- Water Resources
- Programs & Projects
- Flood Management
Flooding is hazardous:
- The force of moving water or waves can destroy a building.
- Slow moving flood waters can knock people off their feet or float a car.
- Even standing water can float a building, collapse basement walls, or buckle a concrete floor.
- Water-soaked contents, such as carpeting, clothing, upholstered furniture, and mattresses may have to be thrown away after a flood.
- Some items, such as photographs and heirlooms, may never be restored to their original condition.
- Floodwaters are not clean: floods carry mud, farm chemicals, road oil, and other noxious substances that cause health hazards.
- The impact of a flood, cleaning up, making repairs, and the personal losses can cause great stress to you, your family, and your finances.
Lakes & Streams
Flooding from streams and lakes have different characteristics. Visit our Hydrologic Information page for real-time stream flow and rainfall information plus stream flow forecasts.
Flooding in Lake County can be caused by streams, such as Scotts Creek or Putah Creek, and by lakes, such as Clear Lake or Blue Lakes. Flooding can also occur from poorly designed, constructed and/or maintained drainage facilities.
In mountainous terrain, flooding by creeks and small lakes occurs quickly in response to individual storms and floodwaters, recede quickly after the storm has ended. However, prolonged storm events can cause extended periods of flooding, and flat areas with poor drainage may also stay flooded for a long time. Floods can occur with little warning, as they did in January and March 1995, and in January 1997. Stream levels can increase over ten feet within hours of the storm's onset. Streams also carry debris, such as tree branches, that can cause property damage by slamming into structures, or cause a "log-jam," raising flood levels even higher. Bank erosion is common during flood events. Healthy vegetation on the bank of the stream, but not in the center, will help resist bank erosion and protect your property.
Due to its size, Clear Lake responds more slowly to storm events and rises to flood stage only after prolonged storms, as occurred in 1998. When this happens, Clear Lake's natural outlet, Cache Creek, is too small to allow floodwater to leave the lake as fast as it enters. Contrary to popular belief, the Clear Lake Dam does not cause Clear Lake to flood. The dam can actually release water much faster than Cache Creek can flow. It is the narrow, shallow Cache Creek channel that slows the release of water from Clear Lake during a flood.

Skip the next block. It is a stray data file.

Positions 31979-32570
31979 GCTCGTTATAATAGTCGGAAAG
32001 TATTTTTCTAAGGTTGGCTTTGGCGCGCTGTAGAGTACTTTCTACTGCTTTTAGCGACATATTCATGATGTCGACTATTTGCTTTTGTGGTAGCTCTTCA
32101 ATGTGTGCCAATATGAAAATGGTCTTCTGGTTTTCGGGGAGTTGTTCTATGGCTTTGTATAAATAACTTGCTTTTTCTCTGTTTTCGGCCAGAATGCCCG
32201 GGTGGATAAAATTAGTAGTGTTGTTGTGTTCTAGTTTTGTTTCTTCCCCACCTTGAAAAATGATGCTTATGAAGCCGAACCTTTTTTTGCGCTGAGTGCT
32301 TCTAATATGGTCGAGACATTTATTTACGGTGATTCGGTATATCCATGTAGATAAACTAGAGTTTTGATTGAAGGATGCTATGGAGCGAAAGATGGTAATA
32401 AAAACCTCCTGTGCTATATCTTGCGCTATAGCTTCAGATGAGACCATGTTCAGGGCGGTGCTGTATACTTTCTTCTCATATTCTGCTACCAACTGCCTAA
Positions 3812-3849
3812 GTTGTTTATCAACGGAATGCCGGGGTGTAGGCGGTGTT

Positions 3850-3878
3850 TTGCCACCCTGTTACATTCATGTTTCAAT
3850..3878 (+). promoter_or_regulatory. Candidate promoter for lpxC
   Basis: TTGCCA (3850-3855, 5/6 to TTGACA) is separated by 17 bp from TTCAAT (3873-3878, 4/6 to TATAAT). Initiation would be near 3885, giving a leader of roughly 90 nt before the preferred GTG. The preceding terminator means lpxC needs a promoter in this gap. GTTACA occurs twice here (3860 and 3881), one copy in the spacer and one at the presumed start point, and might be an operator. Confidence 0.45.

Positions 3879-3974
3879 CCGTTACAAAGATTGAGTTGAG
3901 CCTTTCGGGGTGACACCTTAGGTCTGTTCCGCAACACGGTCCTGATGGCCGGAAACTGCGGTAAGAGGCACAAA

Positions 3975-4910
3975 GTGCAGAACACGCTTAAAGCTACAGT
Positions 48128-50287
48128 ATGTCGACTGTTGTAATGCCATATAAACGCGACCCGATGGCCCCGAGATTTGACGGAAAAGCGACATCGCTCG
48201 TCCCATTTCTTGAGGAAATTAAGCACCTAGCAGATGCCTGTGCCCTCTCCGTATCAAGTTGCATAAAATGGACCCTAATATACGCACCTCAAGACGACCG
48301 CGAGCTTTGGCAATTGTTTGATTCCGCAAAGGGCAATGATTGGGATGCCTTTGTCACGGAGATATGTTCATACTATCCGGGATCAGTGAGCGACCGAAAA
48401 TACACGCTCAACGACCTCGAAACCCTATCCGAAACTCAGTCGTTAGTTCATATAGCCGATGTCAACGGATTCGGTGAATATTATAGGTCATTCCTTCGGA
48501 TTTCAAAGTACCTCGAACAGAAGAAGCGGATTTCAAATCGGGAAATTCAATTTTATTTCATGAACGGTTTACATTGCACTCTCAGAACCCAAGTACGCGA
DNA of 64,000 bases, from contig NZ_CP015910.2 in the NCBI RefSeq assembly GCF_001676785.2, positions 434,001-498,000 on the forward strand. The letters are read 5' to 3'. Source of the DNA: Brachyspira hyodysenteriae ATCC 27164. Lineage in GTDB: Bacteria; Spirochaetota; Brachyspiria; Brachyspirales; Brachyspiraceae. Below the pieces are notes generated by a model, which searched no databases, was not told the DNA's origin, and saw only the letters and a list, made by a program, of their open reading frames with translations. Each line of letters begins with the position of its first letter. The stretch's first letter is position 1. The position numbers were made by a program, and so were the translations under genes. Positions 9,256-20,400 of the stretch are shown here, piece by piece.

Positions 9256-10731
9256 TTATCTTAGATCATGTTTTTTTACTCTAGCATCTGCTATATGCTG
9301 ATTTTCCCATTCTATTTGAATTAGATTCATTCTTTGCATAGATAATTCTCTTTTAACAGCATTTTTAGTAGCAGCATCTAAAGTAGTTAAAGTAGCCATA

Flooding from local drainage facilities usually occurs quickly, is of limited extent and is short lived. Many of the drainage facilities in Lake County were installed many years ago, and are undersized and/or their condition has deteriorated from age, which may cause flooding. As funding permits, these facilities are being upgraded.
The County of Lake implements flood management activities to reduce flooding and reduce the adverse impacts of flooding in several ways. Most new facilities are reviewed by the County of Lake prior to construction and inspected to ensure they are designed properly. Flooding and other surface drainage problems can occur well away from a river or lake.
There are several ways you can determine your flood hazard. For a list of some things you can do to reduce flood hazards, visit the What Can You Do? page.
The County of Lake participates in the National Flood Insurance Program (NFIP). Information on flood insurance is available on the Flood Insurance page.
To reduce future flood damage, the county adopted regulations to reduce flood damage. These regulations are available on the Floodplain Management Regulations page.